Retiring with ‘C’ on your chest is kind of a big deal

Ken Campbell
Nicklas Lidstrom (Photo by John Russell/NHLI via Getty Images)

When Bryce Salvador announced his retirement Wednesday, he did so with a distinction not shared by many players. Salvador hung up his skates as the captain of the New Jersey Devils, a testament to both his leadership skills and his enduring excellence.

It’s not often a player retires as captain of his team. Most times the player either gets shuffled off to another team to finish his career or his play declines to the point where the ‘C’ is taken away from him and given to a younger player. To retire as captain of a team indicates the kind of continuity, reciprocal loyalty and long-lasting relationship you don’t see very often. Read more

Former Devils captain Salvador announces retirement

Jared Clinton
Bryce Salvador (Brian Babineau/Getty Images)

Bryce Salvador’s path to the NHL wasn’t an easy one, and after 13 seasons in the league the 39-year-old defenseman is prepared to call it a career.

Wednesday morning, Salvador made his retirement announcement via The Players Tribune, in a piece titled “‘Til It’s Gone.”

In the piece, Salvador describes the symptoms of his multiple concussions which caused him to miss the entire 2010-11 campaign. After recounting the story of his struggles with a concussion and damage to his vestibular system — which included his eyes not communicating with one another — Salvador revealed that he was choosing to step away from the game.

“Today, I am retiring from the National Hockey League,” Salvador wrote. “I achieved my goal of coming back so that my boys would be able to remember me as an NHL player, and now I am content to step away on my own terms. But I am not leaving hockey, and I am not leaving New Jersey or the Devils. This organization never stopped believing in me, even when I was spinning around in office chairs (to heal my vestibular system).” Read more

Martin Brodeur had to think about Blues’ job offer, wanted to return to Devils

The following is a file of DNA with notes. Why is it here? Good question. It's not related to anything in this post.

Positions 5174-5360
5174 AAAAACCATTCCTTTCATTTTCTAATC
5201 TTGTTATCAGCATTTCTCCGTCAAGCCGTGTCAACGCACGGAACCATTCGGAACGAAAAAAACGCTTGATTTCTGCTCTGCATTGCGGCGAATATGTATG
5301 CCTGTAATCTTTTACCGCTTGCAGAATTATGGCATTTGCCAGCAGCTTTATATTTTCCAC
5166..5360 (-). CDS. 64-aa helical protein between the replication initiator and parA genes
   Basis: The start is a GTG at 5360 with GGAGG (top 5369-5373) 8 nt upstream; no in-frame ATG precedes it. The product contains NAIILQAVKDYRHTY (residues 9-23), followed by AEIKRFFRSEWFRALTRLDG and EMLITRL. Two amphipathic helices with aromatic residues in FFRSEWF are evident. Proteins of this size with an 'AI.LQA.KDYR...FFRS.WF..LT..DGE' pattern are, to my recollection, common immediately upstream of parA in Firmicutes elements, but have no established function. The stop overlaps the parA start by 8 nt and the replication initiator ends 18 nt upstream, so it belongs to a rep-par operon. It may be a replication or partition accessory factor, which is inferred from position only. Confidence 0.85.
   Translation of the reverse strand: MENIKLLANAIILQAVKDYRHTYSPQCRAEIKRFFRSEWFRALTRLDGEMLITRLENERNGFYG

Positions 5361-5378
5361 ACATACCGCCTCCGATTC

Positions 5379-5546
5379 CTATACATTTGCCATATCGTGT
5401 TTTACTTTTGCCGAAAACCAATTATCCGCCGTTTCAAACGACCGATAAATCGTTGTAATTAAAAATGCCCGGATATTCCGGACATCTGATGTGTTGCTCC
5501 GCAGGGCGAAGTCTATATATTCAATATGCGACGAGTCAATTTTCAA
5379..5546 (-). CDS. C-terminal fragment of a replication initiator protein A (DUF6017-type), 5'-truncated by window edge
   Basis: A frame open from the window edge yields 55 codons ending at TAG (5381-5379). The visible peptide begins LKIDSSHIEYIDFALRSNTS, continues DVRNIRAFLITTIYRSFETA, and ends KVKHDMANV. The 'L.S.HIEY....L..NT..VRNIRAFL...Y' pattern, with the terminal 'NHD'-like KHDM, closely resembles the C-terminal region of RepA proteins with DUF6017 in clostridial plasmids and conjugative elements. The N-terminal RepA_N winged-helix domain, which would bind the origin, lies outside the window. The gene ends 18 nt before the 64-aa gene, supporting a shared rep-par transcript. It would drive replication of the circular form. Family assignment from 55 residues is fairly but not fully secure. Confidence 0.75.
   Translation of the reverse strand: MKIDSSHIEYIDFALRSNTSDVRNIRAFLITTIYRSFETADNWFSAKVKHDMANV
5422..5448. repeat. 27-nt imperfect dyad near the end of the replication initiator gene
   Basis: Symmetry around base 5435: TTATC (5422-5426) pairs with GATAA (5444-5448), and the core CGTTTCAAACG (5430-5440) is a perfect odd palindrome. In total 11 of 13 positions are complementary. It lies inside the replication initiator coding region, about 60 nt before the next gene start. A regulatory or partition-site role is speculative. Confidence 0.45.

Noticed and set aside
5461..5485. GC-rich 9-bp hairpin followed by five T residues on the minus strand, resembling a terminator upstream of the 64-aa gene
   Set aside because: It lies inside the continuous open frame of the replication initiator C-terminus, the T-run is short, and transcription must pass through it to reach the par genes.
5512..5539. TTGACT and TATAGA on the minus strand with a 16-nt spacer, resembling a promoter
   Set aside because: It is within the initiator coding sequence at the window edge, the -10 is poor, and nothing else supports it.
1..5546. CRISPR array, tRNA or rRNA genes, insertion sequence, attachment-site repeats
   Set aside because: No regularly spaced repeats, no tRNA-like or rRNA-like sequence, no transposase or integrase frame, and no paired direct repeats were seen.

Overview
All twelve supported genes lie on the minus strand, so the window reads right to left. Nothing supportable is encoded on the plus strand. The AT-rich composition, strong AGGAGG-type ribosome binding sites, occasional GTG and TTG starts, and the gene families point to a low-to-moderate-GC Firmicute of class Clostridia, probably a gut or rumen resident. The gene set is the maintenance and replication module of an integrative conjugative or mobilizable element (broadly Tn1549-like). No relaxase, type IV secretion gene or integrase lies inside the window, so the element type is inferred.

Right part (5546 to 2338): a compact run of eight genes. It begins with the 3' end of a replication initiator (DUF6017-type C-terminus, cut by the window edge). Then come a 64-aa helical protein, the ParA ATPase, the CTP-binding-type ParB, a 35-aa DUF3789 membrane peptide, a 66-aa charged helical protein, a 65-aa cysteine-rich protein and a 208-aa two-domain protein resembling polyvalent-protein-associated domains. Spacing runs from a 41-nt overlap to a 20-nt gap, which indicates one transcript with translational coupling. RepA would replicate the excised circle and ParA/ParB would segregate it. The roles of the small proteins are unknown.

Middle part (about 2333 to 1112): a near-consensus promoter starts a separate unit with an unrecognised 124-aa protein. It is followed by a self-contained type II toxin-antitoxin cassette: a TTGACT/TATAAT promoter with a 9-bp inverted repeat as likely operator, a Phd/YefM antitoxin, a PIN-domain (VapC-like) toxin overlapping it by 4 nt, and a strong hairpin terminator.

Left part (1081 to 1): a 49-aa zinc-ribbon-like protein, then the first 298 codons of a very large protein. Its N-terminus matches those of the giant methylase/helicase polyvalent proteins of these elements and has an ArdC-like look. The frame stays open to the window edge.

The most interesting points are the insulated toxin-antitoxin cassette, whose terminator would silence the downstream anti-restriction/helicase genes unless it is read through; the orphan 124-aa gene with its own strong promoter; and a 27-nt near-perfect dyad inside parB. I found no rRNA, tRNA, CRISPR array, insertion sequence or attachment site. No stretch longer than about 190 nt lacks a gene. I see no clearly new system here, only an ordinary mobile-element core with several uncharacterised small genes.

Jared Clinton
Martin Brodeur (Jeff Curry/Getty Images)

In one off-season, the New Jersey Devils have said goodbye to Lou Lamoriello, Jacques Lemaire and longtime scout David Conte. This coming after a season in which they parted ways with all-time Devils great Martin Brodeur.

When it comes to Brodeur, who had a brief stint with the St. Louis Blues in 2014-15 before hanging up his skates and joining the Blues’ front office, things could have been much different for him post-career. In a recent interview, the 43-year-old sure-fire Hall of Famer said when he first retired, he had wanted to return to the New Jersey organization. Turns out Brodeur made the correct choice.

“[The Blues] offered me the (assistant GM) job, and I had to think about it a little bit,” Brodeur told NHL.com’s Arpon Basu. “I would have liked to go back to New Jersey, so it took some time for me to make my decision. But for me to go back there after everything that’s happened in New Jersey lately, I think I made the right move.” Read more

Devils sign first-rounder Zacha to entry-level deal, rookie wants roster spot in 2015-16

Jared Clinton
Pavel Zacha. (Mike Ehrmann/Getty Images)

The New Jersey Devils are without a doubt going to get younger as a team and they took one of the first big steps towards that Tuesday, signing 18-year-old first-round pick Pavel Zacha to a three-year entry level deal.

Zacha, 18, was selected sixth overall by the Devils in the 2015 draft. Suiting up for the Sarnia Sting this past season, Zacha registered 16 goals and 34 points in 37 games and took off to play internationally for the Czech Republic at both the under-18 and under-20 World Junior Championships. At the U18 tournament, Zacha notched five goals in five games, adding another goal and two points at the U20 competition.

“It’s my goal for this season to play in the NHL, and now I just have to show everyone I can make the team and I’ll do everything for that (chance),” Zacha told NHL.com. “Camp is coming up and I am going there and I am going to get ready now for it. I’ve never been in a full camp of the NHL before; I was just at Devils (development) camp.” Read more